I’ve been thinking of replacing the main orangefever RSS feed with FriendFeed, but FriendFeed isn’t exactly what I wanted. FriendFeed’s RSS feed of me just lists the headline of each item in my aggregated feed, but I would rather have a “lifefeed” that contains the content of all of my feeds. Instead, I slapped together something in Yahoo! Pipes, and now I proudly present my LifeFeed*.

My LifeFeed contains my old “everything” feed (blogs, links and comments) and now replaces it. You’ll also get my Facebook status feed, YouTube feed, new Flickr pictures (Flickr’s no longer in my doghouse), Digg history (I should Digg more…), my public Picasa web albums, and my Xbox blog. Have fun stalking me!

* Internet life only


We use Pixelpost as our photoblogging software on Hot Photatoes. I have a bunch of criticisms about the software, but I’m not motivated enough to roll my own, so I can’t complain. Well, I guess I can complain about one thing.

What always struck me as odd was that the RSS feed generated by Pixelpost would not include full resolution versions of the photos. On the one hand it’s good, because it forces the subscriber to click on the item and visit the original site; but it’s not like we run advertisements on Hot Photatoes. I would rather view the site through my feed readers.

Today, I had an epiphany. I could use Yahoo! Pipes to hack the RSS feed and replace the thumbnails with full-resolution shots (also I could fix the retarded problem of not evaluating Markdown code — at least for the bold text that I use in my signature). So I did that. If you’ve been subscribing to the Hot Photatoes RSS feed, you will automatically see the changes. If you want the old thumbnail version, I guess you are up the creek.

(oh yeah, I also created an RSS feed just for my photoblogs, but I don’t think it is of use to most of you due to my sporadic posting regimen)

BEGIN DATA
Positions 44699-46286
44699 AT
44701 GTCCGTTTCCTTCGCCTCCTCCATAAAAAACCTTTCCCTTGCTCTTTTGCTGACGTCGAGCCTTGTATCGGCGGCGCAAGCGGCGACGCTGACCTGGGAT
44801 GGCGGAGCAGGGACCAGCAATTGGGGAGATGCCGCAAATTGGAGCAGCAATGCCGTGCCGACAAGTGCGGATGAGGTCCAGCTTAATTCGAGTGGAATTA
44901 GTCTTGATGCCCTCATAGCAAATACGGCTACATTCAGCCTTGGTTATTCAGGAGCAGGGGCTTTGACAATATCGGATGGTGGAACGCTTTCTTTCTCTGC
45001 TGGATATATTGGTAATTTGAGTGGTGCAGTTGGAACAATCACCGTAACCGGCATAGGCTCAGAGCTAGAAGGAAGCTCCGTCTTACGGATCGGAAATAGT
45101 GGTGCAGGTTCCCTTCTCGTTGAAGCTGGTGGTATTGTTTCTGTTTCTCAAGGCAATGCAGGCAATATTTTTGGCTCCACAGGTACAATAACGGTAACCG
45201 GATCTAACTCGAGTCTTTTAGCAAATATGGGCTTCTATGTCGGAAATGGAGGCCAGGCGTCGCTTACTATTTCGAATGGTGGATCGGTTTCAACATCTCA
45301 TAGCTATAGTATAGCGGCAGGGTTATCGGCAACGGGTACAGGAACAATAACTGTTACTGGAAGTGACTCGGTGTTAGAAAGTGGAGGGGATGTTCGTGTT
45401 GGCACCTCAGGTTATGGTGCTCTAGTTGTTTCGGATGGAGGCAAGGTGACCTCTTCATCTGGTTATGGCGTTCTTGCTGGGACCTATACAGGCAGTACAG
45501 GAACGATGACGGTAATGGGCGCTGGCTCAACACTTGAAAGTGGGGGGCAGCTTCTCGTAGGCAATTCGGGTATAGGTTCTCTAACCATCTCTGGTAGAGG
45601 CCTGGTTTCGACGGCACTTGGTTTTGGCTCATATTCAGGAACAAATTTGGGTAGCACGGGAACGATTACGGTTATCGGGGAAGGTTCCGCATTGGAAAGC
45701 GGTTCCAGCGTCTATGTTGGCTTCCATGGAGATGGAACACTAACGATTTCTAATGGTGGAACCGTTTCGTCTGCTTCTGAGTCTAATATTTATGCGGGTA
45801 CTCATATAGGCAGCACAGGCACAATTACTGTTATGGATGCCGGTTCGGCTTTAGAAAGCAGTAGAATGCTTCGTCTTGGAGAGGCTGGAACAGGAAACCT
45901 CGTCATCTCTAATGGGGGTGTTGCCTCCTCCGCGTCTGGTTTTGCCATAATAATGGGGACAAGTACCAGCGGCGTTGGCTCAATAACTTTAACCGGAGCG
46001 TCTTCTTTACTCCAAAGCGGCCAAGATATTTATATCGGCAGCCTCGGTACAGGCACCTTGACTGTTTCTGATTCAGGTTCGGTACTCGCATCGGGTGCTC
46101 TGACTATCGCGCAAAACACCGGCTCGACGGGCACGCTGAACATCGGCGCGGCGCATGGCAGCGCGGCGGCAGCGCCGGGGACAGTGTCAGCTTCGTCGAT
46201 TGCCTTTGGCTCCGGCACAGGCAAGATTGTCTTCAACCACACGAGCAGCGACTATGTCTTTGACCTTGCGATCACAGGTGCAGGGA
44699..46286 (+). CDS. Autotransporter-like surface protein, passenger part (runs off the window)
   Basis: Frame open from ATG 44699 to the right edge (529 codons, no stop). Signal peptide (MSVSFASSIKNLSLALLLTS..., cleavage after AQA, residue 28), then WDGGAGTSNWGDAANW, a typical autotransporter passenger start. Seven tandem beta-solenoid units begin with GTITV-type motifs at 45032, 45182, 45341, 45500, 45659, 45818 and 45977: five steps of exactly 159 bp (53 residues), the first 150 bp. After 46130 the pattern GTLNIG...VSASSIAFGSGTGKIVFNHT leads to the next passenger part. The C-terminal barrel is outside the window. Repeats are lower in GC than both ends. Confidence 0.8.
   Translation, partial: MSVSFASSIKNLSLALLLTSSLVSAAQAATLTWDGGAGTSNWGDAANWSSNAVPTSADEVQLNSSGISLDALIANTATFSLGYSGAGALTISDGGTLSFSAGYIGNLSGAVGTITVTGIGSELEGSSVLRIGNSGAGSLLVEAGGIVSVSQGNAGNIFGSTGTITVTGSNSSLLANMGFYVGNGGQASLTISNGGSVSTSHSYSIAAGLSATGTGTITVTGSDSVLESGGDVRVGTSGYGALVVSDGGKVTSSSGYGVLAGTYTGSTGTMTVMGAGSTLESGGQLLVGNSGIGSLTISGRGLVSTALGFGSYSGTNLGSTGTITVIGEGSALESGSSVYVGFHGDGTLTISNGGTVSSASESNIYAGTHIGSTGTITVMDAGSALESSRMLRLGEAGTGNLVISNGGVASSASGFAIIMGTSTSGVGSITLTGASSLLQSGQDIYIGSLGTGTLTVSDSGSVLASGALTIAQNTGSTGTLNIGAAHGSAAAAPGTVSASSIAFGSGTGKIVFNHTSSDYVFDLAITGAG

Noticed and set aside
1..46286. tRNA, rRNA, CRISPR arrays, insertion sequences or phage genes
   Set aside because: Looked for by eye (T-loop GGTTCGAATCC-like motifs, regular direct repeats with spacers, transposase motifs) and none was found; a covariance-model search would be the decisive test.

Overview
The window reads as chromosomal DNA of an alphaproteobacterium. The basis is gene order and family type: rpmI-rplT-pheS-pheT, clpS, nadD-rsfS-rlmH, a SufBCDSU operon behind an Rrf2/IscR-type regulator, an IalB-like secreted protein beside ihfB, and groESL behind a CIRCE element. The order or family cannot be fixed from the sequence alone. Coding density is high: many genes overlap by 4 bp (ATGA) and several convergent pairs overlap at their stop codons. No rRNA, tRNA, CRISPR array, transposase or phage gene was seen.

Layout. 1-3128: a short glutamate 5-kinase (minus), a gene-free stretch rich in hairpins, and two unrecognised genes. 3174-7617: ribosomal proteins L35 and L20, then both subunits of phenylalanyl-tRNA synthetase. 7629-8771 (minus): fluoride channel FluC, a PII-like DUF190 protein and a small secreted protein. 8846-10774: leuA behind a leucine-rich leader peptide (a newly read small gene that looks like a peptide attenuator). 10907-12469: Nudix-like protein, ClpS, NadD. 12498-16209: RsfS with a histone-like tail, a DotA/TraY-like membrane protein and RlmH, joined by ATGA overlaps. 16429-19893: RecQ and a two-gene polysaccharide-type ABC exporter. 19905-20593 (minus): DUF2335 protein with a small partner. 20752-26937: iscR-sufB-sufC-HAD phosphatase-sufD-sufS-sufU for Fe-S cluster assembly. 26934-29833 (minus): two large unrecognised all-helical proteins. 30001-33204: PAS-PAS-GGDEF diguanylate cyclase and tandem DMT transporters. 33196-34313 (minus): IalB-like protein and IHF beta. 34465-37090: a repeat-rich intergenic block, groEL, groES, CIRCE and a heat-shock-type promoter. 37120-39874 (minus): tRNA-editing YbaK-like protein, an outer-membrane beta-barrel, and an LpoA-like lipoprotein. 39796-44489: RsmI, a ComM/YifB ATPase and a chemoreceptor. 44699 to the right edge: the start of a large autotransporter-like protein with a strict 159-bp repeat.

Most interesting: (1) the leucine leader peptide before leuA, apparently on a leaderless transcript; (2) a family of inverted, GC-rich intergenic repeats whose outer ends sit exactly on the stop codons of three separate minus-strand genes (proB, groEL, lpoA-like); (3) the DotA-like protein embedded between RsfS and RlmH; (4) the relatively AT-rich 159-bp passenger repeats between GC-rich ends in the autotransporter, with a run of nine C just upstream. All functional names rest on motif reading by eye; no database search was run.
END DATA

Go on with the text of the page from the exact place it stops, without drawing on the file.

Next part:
I finally got around to playing with Yahoo! Pipes. The interweb said it was cool, I thought it might be useful, and when I finally tried making stuff in it, it is pretty neat! This just cements my opinion that Yahoo! is the new Google. If you haven’t tried Pipes, it’s basically the concept of Unix pipes brought onto the Web, where your inputs are RSS feeds and so forth.

Just to see how things work, I created an orangefever master RSS feed. It combines my existing blog, comments, and links feed into one feed and arranges them in chronological order. It’s probably more convenient for you than subscribing to three separate feeds; plus took 5 minutes to create!


About five years ago, I realized that Yahoo was releasing a whole bunch of different services on the web such as Yahoo Mail, Groups, Briefcase, etc and all of it was for free. Obviously, giving away stuff isn’t a sustainable business model so I wondered what they were going to do to make money. Their bright idea was to offer premium services at a cost which realistically was much less popular than their free services.

So now, I see them snapping up a load of popular services that so called alpha geeks use: Flickr, del.icio.us, upcoming.org, blo.gs, consumating, Konfabulator, and many more. So what are they going to do now? the same strategy as before? or are they going to sell ads through them with Overture? I have no idea, but I hope they are more successful then last time.